John Lewis cafe is a fantastic place to show off your new progeny. From 12 days old (their first visit) to 12 months old (their last welcome visit), you and they are doted upon. Staff carry your trays, strangers coo and you are top of the food chain. At 39 months in, no. Your baby (ies)’ gurgle has evolved to “Daddy, Poo” delivered at a volume which would make Lemmy proud. The glassy eyes lolling in a car seat is now a full-throttled charge with commentary at aforementioned volume and you realise you forgot your pre-shop Valium.

 Calm and happy thoughts

This is why The Wacky Warehouse (aka the 6th wheel of Hell) is your release in these years. You already have immunity to the wall of sound. Searching through a ball pool whilst being dive bombed by little ones is a pleasant distraction to the thought that there will be more John Lewis shoe shopping at sale time before they slope off and want to go without you. Then you miss this and them more than you imagined.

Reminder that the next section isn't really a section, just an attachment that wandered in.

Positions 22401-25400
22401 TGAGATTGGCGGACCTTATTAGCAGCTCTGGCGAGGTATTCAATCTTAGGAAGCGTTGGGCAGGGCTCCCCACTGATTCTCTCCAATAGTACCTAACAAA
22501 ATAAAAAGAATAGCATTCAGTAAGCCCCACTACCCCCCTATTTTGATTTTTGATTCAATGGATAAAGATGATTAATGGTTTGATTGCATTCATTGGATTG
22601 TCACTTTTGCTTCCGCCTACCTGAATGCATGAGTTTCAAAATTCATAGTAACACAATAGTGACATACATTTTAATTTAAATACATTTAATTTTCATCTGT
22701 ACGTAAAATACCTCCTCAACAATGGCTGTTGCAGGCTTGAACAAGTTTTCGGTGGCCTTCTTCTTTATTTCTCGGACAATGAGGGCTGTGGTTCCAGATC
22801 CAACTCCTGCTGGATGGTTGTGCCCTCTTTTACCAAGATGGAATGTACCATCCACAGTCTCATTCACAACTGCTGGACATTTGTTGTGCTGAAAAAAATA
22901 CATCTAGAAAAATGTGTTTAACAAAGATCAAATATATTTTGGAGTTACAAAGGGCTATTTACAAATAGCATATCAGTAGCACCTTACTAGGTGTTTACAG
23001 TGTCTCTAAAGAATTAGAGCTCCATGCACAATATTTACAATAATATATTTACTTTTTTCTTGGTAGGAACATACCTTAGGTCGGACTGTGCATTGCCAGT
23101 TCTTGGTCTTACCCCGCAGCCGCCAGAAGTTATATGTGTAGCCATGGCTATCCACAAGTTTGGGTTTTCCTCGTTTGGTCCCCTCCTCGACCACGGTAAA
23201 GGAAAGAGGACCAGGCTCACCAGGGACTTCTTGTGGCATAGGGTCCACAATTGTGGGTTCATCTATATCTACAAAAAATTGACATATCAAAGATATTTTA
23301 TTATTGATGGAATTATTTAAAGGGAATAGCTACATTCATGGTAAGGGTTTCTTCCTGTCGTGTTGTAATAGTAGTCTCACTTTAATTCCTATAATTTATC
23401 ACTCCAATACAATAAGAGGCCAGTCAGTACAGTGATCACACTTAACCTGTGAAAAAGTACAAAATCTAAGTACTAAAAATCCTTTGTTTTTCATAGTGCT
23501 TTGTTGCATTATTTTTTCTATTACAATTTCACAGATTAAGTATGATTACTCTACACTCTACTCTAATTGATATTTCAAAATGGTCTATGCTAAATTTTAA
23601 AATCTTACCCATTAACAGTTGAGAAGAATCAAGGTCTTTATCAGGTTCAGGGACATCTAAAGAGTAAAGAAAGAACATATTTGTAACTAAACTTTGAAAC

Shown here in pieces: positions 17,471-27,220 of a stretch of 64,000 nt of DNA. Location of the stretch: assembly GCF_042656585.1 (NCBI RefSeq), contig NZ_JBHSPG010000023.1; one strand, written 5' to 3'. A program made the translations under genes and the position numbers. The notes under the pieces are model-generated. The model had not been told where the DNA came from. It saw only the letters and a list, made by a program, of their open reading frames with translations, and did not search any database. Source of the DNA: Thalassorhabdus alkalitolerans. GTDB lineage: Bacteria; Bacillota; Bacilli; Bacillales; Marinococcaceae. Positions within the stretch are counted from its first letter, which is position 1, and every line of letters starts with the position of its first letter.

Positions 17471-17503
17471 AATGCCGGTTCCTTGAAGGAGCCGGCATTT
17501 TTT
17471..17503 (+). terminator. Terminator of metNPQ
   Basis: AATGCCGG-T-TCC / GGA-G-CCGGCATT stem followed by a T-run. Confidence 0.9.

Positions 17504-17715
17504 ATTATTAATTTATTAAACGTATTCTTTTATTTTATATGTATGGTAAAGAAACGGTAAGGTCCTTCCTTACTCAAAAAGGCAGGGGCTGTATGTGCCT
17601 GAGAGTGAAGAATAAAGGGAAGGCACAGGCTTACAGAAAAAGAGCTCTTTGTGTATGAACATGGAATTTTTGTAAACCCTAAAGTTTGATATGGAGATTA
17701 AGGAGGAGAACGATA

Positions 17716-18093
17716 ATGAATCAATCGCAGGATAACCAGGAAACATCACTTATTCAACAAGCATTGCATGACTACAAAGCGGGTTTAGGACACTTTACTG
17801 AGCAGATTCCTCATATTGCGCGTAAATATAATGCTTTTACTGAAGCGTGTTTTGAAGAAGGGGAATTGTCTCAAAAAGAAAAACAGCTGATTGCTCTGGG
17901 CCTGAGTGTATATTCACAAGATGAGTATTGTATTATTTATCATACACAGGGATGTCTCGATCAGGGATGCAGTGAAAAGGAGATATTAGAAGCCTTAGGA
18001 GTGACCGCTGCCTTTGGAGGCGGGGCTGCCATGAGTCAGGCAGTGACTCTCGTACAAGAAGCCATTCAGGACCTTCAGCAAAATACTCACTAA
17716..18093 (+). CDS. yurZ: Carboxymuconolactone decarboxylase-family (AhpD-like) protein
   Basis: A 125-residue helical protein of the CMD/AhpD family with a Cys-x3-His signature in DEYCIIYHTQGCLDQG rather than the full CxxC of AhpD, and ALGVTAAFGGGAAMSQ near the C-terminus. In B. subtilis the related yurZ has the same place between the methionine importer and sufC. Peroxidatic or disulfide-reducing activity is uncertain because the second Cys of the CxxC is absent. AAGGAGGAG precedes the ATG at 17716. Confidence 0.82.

Postcard from Murcia 1/4 – Sexy Beast

The great thing about family holidays with teenagers, tantrums and a pool are that by the time the tan fades, so does the memory of the arguments, meltdowns over sun cream, mosquito bites and that moment I just had when you squint down through sweat covered eyes and realise that although in your head you are a David Beckham 40, without the tattoos and with body hair, you are not in fact breathing out and it’s all you.   Not David Beckham